HomeLocal NewsDeputising Mumbengegwi was horrible — Ndlovu

Deputising Mumbengegwi was horrible — Ndlovu

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Former Foreign Affairs deputy minister Moses Mzila Ndlovu says deputising a Zanu PF minister was a horrible experience as he was rendered powerless and ineffective by his power-hungry boss, Simbarashe Mumbengegwi.

Ndlovu, who has just been appointed Minister of National Healing, Reconciliation and Integration, was addressing Bulawayo residents during the social accountability conference organised by Bulawayo Progressive Residents’ Association at the weekend — four days before his official appointment to the new post.

He fills the post that fell vacant following the death of MDC-M vice-president Gibson Sibanda.

He said the major problem he faced deputising Mumbengegwi was that he had virtually been condemned to be just part of the furniture in the ministry because of the Zanu PF minister’s leadership style.

“It has been so horrible and difficult for me to deputise someone whose party rules by force. It is very horrible to work with Zanu PF,” Ndlovu said.

“Like women tormented by their husbands would say, that they are unhappy in the marriage but are staying for the sake of their children, I am staying in the inclusive government for the sake of my children or my people. Otherwise I would have abandoned it long ago.”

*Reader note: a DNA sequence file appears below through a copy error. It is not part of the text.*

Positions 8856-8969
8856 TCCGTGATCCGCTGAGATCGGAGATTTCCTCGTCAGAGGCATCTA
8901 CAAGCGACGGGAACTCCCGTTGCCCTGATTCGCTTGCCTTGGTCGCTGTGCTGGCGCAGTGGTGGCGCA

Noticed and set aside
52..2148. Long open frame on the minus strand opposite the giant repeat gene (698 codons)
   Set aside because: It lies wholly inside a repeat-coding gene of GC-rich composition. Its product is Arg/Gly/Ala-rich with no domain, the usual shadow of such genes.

He said the determination to free the people of Zimbabwe from economic and political problems forced him to endure all the hardships caused by Zanu PF in the GNU. Ndlovu said since the formation of the GNU, there had been little inclusivity because of divergent views that the parties in the GNU had.

“You never heard of Mzila going to represent the country abroad because the person heading the ministry is Zanu PF and he does things his own way, according to the Zanu PF doctrine.

“He is the one who goes abroad on foreign affairs issues every time” he said.

Ndlovu said deputising Mumbengegwi in the Ministry of Foreign Affairs was unbearable.

He said since the GNU was formed, attempts to stamp out violence had failed, a development which Ndlovu said continued to sour relations with other countries, especially the West and the European Union.

Ndlovu said such developments were a clear indication that the nation was not yet ready for elections, contrary to the impression that other partners in the GNU wanted to create.

Efforts to contact minister were fruitless before time of going to the press.

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